Concorde International Trading S.A. International Credit and Investment Company Overseas Ltd ((in Liquidation)) Finance and International Ltd; Concorde International Trading S.A. Pharoah Holdings Ltd International Credit Investment Company Overseas Ltd ((in Liquidation)) Finance & Investment International Ltd

CourtCourt of Appeal
Judgment Date16 July 1999
Neutral CitationBS 1999 CA 32
Date16 July 1999
Docket NumberCivil Appeal No. 1 of 1998 and No. 23 of 1999

Court of Appeal

Gonsalves-Sabola, P., Carey, J.A., Hall, J.A.

Civil Appeal No. 1 of 1998 and No. 23 of 1999

Concorde International Trading S.A.
International Credit And Investment Company Overseas Limited (In Liquidation) Finance And International Ltd.; Concorde International Trading S.A.
Pharoah Holdings Ltd. International Credit Investment Company Overseas Ltd. (In Liquidation) Finance & Investment International Limited

Mr. Phillip Dunkley for the appellants (ICIC & FIIL).

Mr. Michael Scott for the respondents (CITSA).

Mr. Michael Barnett for the receiver.

Practice and procedure - Appeals — Power of Court of Appeal in relation to appeals from Privy Council — Appellant appealed against (i) the direction of the judge to the receiver of Pharoah Holdings Limited not to proceed with an appeal in the Cayman Islands involving International Credit and Investments Co. Overseas Ltd. (in liquidation) ICIC who obtained judgment there against Pharoah Holdings Ltd. in a sum in excess of $2B and for leave to appeal this order (ii) refusal of leave to appeal to the Privy Council and continuation of receivership until such leave granted — Rule 35(5) of the Court of Appeal Rules.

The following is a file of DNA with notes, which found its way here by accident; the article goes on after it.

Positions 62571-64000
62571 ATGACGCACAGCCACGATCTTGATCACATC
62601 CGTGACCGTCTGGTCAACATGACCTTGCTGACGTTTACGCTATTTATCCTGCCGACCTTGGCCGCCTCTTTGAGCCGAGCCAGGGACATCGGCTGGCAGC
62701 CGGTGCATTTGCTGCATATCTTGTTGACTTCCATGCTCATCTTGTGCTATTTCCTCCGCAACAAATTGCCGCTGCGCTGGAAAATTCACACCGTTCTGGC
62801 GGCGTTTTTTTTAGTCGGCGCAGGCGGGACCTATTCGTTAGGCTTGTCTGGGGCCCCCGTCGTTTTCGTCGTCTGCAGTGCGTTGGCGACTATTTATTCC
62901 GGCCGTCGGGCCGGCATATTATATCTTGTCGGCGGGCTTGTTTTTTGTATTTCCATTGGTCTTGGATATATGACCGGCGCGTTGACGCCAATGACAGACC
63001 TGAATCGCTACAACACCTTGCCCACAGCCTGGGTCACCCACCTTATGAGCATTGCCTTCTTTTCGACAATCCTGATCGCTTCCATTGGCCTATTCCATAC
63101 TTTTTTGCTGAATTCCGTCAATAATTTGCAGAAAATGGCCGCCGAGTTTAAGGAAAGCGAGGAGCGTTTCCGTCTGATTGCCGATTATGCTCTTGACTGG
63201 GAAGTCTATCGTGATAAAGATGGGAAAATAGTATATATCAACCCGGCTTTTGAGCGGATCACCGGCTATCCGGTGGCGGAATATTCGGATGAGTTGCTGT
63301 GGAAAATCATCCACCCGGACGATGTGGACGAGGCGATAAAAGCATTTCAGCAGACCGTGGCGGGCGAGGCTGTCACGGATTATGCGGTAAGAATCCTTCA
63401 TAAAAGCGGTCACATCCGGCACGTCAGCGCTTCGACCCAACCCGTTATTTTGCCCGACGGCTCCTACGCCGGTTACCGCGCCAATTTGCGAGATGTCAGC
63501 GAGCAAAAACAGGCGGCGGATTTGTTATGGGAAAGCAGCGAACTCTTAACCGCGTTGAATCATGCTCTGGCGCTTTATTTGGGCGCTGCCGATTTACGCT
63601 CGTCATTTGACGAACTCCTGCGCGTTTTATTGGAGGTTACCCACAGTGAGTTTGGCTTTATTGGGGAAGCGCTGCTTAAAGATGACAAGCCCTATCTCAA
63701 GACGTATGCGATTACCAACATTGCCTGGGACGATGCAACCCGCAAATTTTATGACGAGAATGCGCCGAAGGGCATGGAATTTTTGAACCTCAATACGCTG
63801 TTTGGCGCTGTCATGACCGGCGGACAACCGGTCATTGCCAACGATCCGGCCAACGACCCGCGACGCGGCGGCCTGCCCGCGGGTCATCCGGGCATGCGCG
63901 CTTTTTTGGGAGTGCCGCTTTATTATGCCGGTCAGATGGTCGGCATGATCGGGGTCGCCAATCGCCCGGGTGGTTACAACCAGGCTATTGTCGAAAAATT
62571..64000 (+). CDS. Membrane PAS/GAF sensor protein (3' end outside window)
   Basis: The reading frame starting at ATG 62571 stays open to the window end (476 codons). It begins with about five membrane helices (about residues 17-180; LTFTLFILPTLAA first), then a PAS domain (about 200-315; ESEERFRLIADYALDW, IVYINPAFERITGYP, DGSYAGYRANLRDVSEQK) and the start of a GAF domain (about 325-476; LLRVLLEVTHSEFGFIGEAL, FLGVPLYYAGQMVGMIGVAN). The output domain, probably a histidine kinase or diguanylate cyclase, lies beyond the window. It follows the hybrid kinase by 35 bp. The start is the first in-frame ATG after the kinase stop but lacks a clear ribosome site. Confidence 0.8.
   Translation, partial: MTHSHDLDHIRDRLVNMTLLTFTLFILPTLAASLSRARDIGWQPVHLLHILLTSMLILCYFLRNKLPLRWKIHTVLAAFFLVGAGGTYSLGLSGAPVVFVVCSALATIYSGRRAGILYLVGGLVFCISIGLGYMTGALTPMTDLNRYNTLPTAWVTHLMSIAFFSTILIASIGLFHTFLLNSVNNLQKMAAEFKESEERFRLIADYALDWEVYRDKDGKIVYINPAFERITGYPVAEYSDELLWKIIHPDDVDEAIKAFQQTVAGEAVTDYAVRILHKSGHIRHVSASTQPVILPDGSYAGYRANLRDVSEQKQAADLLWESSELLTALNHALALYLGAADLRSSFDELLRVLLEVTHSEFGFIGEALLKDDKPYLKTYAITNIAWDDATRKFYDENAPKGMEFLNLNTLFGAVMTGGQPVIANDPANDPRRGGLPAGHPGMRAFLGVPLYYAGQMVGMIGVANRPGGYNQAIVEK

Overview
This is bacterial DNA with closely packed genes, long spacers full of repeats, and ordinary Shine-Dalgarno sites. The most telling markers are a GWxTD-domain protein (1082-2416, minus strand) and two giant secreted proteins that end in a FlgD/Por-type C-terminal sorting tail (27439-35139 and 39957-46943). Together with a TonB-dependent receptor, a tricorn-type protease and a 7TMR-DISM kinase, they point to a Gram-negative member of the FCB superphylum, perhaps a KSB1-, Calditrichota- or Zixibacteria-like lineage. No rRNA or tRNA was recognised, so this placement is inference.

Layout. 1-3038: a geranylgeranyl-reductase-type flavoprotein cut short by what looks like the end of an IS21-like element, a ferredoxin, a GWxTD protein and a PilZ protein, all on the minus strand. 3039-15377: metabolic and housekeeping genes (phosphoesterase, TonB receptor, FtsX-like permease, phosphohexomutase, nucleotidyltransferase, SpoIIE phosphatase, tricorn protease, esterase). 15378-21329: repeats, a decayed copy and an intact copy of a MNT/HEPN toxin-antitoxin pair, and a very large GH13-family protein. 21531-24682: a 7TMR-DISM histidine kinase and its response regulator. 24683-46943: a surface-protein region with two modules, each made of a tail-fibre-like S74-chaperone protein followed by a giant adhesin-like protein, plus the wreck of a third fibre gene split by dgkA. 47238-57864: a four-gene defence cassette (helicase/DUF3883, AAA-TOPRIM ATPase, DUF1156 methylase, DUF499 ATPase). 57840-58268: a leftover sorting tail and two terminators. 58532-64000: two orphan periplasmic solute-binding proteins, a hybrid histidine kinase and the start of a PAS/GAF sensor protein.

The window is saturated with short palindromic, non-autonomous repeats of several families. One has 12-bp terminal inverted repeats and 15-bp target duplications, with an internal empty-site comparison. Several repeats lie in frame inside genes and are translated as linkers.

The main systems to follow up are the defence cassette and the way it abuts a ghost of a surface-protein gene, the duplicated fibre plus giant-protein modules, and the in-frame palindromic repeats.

Held: No liability attached to the Concorde International Trading S.A. though CITSA had been found liable in respect of some heads of loss and damage. No damages had been assessed against the company and the company therefore had no right of appeal. There were exceptional circumstances that justified the grant of a stay. The receivership would be continued. Application for leave to appeal refused.